In many ways it’s still better than the average WordPress install using some of the major actors in the page builders market, but, to me, it feels bloated and opinionated:
- Unneeded tags are getting printed.
- Additional stylesheets and scripts are requested.
- There are a lot of inline styles.
- The markup is filled up with unwanted classes.
- Each of this classes has its own associated style, which overrides the ones written on a site-specific style sheet since they are inlined and have greater specificity.
- The CSS is populated by variables, which are still unsupported by 3% of the traffic.
These are many things to grasp, and it’s just the website boilerplate.
My approach is to dequeue the block editor default CSS and all the additional markup and requests added to the html source and load my own preprocessed style sheet with custom styles just for the blocks I need.
I also remove the ability to use the unsupported blocks via allowed_block_types_all or some of their features via block.json, so that the content edition team has a more consistent experience.
The resulting style sheet contains not just the block styles, but also the website UI, in a unique file request, usually under 40 KB.
During the last three years of several sites in production with this approach, I only had to perform two adjustments:
- The whole global styles implementation, which came out with WordPress 5.8, was not a good match for a tailored corporate custom theme, so I had it completely removed.
- The gallery block changed its html markup on WordPress 5.9, so the written CSS had to have its tags and classes updated.
So far, so good:
It achieves both goals:
- The front end is completely uncluttered and the markup control remains totally in the developer’s hands. The code is inmutable unless I edit the theme or change the content.
- It uses the block editor, which provides a faster and lighter back end experience when compared to other editors, and feels aligned with future WordPress releases.
It still doesn’t provide a fully featured experience of the editor, but this is the usual approach when it comes to corporate websites. Extra caution is always applied to avoid content editors from breaking the design, and the block editor is way too flexible to allow all of its layout options to be used.
Time will tell if the solution continues to be safe. It has worked well for me without having to invest much time on building complex solutions or relying on externally developed solutions.
The benefit has also been patent on site care, which required just minor attention twice in three years. In the end, it’s much easier to rewrite a bit of CSS for a block than to maintain a complex tool with dependencies affecting the site layouting technology.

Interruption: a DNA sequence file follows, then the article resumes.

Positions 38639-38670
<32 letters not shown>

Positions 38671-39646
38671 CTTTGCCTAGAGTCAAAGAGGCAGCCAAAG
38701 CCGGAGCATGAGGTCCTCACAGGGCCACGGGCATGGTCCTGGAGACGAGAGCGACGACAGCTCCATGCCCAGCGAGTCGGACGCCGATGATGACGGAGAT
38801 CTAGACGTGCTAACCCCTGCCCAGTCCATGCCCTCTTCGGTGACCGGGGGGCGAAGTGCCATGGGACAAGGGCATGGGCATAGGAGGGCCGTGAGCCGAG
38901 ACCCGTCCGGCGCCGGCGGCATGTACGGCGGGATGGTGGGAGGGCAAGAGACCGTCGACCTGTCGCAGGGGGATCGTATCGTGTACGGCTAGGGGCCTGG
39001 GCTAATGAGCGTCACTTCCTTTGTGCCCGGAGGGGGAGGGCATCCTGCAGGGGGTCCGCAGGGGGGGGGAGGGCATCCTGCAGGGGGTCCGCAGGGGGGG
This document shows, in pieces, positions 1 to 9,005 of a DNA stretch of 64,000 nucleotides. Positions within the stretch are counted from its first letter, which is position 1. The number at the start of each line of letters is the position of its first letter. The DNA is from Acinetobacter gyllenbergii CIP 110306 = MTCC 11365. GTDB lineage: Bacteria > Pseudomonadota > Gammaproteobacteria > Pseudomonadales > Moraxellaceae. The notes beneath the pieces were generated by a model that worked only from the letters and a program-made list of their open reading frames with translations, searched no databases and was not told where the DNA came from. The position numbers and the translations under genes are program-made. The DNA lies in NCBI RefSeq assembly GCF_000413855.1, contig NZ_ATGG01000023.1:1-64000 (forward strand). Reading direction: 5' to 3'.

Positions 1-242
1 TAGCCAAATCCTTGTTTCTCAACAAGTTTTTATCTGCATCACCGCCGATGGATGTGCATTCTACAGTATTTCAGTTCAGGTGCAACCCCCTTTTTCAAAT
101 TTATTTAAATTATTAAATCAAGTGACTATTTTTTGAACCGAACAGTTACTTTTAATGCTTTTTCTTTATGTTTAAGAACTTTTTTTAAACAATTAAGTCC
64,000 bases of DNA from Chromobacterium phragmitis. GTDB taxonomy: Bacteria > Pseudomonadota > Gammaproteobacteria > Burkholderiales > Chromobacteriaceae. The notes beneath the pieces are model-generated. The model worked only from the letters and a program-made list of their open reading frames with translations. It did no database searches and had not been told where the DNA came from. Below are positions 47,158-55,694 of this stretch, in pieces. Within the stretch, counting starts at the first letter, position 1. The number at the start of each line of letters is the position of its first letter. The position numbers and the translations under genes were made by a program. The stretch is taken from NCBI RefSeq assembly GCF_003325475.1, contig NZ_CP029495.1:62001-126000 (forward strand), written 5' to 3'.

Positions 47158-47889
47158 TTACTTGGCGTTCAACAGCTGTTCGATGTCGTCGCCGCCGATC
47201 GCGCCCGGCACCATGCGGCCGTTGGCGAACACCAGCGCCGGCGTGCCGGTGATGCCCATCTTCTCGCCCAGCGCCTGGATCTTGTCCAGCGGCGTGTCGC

Could things have been different?
Undoubtedly yes, there were technical ways to do things better. There always are, but overall the block editor and its integration onto the core are a pretty solid job.
I believe a more clear path for critical decision taking would have helped.
For example, the use of React on the editor was properly debated. It worked out quite well and it’s hardly discussed nowadays.
But their good, old CSS and html counterparts weren’t open to an in-depth analysis and both are suffering dearly at this very moment.
Opening every bit of the project to public discussion had a cost, delaying milestones at the beginning stages of the Gutenberg project. And it was decided to prioritize development speed to catch up with other market solutions.
In my opinion, the CSS implementation had the worst outcome. It’s a monolithic style sheet weighting almost 100 KB that packs all the blocks and all of their options, even if the website uses just a few, with several naming methodologies and different browser compatibility support on a per-block basis.
I don’t feel the chosen solution is working out well as a whole. And the way Site Editor is being integrated will mean more css injected into js via json files and then -again opinionatedly- converted to variables and printed as inline styles.
I have always had the certainty that the block editor could have been built to a more agile degree using a functional CSS methodology:
- The CSS file would have been much smaller than the current one.
- It would have been much easier to implement new features and blocks.
- Third-party blocks wouldn’t have to inject any more styling code since they could rely on inmutable, atomic classes. The cost of this would have been enormous at a global scale: today internet would be faster and its carbon footprint noticeable lower.
- With the use of a style sheet generator tool or plugin, it would have been a breeze to customize the appearance.
- Inline styles wouldn’t be needed at all.
- Themes and plugins, even if not block related, could reuse that stylesheet as their own, reducing http requests.
But it’s too late for such a change.
The situation is what it is, and it will take some time for this second phase to be over before theme development returns to a dead calm sea.
So, is WordPress on the right track?
At the end of the day, yes, I think that the direction WordPress is heading to makes sense.
The fact that it’s suboptimal for a spectrum of professional client work should not hold those changes back. If most websites and users benefit from it, as it’s the case, it pays off. And, for the moment, the ability to use custom solutions and opt-out from it is still feasible.
I still think that WordPress is the right tool for most corporate websites. Maybe just a little less than it was before.